Cities all around the world are becoming job creating entrepreneurial hubs in their own right thanks to a rise in digital connectedness and spaces for like-minded people to work in stimulating environments.
If cities want a chance at economic development they first need to focus on attracting and keeping good people. We need to figure out ways to make people happier, safer, healthier, more productive and able to function better as human beings. This is why cities need shared workspaces and co-working now more than ever.
Hubs of innovation
In a rapidly moving world, there is huge demand for innovation from disruptive ideas to build businesses, create jobs and attract talent. Innovation also tends to inspire further innovation as is evident in places like Silicon Valley.
This virtuous cycle comes from the ability to look at a problem in a new way. And for this, nothing is better than the diversity of perspectives you get in a coworking space. Some of the most disruptive concepts and applications come from people outside the industry. For example Netflix, hosted a $1m Innovation Contest to improve their movie recommendation algorithm.
A team comprised of researchers from the United States, Austria, Canada, and Israel took home the $1 Million prize for their matching algorithm that improved recommendations by 10%.
That’s why it’s so important to have spaces where people of different backgrounds can interact.
It is not just entrepreneurs and small businesses who benefit. Large corporations are setting up satellite offices in co-working spaces too. They want to immerse their employees in a more progressive culture, where they can share ideas with people outside the company and industry. These new ideas may kick off a cycle of innovation within the corporation.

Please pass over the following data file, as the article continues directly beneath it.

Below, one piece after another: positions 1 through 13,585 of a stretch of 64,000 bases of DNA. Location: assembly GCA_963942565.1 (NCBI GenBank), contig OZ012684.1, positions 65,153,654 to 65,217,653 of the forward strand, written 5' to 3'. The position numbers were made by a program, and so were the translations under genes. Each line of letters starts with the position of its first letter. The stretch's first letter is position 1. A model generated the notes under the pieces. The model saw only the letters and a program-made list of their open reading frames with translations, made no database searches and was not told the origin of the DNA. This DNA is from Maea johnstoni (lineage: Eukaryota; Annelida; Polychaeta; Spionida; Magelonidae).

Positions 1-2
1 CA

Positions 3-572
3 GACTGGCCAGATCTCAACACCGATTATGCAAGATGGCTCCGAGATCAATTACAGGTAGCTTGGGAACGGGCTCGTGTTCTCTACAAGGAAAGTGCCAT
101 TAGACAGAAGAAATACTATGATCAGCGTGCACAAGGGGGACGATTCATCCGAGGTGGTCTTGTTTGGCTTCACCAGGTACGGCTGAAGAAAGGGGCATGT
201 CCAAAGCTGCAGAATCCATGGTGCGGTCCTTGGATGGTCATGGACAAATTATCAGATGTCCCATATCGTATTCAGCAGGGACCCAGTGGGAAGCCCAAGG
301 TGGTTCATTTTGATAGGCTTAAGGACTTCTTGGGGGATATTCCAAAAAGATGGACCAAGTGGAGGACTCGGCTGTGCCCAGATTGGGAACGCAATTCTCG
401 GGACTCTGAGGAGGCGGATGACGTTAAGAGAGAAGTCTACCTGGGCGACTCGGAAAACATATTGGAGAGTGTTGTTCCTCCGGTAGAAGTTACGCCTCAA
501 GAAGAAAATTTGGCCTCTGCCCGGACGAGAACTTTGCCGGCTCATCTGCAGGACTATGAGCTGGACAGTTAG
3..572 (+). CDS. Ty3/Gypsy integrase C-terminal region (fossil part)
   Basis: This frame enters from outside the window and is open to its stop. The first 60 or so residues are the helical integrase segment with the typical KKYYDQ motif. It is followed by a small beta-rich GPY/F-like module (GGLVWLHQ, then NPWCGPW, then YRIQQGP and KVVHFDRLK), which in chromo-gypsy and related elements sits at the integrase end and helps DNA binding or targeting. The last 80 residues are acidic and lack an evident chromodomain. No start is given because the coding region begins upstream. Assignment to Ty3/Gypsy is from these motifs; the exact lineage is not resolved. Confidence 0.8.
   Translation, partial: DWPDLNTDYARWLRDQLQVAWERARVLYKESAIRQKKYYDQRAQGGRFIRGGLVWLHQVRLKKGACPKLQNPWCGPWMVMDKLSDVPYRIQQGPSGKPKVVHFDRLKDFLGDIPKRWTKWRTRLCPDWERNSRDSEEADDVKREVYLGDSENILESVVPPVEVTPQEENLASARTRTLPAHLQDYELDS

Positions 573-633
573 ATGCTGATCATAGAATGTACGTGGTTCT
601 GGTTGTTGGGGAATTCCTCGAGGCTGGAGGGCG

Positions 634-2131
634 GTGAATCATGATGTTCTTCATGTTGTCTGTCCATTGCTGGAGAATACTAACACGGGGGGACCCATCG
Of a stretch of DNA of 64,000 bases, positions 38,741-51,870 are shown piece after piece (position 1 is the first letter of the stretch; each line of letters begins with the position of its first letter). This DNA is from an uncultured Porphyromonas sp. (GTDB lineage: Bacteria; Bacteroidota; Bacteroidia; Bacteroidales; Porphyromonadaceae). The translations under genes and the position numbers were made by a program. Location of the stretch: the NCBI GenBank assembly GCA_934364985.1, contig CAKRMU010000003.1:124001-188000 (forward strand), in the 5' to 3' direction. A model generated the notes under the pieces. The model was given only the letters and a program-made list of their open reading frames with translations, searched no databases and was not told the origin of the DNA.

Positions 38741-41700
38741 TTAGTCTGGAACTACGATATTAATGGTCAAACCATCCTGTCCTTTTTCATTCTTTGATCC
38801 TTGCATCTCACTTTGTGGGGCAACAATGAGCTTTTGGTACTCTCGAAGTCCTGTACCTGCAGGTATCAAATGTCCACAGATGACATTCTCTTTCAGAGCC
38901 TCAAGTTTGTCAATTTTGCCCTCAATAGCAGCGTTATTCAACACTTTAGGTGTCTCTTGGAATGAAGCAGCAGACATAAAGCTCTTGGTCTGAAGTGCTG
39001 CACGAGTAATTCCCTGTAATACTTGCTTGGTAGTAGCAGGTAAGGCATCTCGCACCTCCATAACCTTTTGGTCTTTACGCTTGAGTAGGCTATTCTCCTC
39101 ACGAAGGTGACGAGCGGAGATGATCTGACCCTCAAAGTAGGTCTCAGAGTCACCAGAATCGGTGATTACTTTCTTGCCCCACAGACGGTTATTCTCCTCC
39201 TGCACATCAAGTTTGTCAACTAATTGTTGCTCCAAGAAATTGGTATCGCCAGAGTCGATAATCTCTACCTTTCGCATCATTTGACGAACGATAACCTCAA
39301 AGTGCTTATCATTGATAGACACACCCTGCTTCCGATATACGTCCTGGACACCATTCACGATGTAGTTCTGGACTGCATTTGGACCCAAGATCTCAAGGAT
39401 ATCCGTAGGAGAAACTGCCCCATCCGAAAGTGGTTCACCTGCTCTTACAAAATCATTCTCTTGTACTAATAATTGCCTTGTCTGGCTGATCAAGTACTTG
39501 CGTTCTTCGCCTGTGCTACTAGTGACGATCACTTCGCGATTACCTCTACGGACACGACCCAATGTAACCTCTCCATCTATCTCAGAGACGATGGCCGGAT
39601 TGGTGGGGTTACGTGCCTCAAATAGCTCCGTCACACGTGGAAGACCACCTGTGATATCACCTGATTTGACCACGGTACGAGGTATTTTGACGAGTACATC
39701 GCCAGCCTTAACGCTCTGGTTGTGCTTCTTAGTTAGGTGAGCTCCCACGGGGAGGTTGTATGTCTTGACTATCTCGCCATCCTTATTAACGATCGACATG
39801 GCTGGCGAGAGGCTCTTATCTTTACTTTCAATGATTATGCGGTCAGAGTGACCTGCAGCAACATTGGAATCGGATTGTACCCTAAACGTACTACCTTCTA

Corporations also look to hire and develop new talent within shared workspaces. They might even seek to acquire an entire startup if it makes sense. By setting up in co-working spaces, corporations give themselves access to ideas and talent they wouldn’t have otherwise.
Economic development tool
Shared workspaces have a direct and indirect impact on the 3 key economic development stakeholders: entrepreneurs, corporations and the cities themselves.
Entrepreneurs need a supportive ecosystem to thrive. An entrepreneur can often find these things in a co-working space and through the connections they make there. Shared workspaces therefore are an incubator for new businesses.
New businesses create jobs and are economic engines for cities. Corporations grow by acquiring those new businesses, or partnering up with them to create breakthrough innovations. This collaboration creates more density, vibrancy and resources that help the cities thrive.
The trend for mobile working is also driving the demand for co-working places as fewer companies around the world want people to come in to an office each day.
These rapid changes carry serious consequences for cities as well as workers. Namely, how do we help workers feel connected when they can work from anywhere in the world? Cities that want to compete for talent need more co-working space.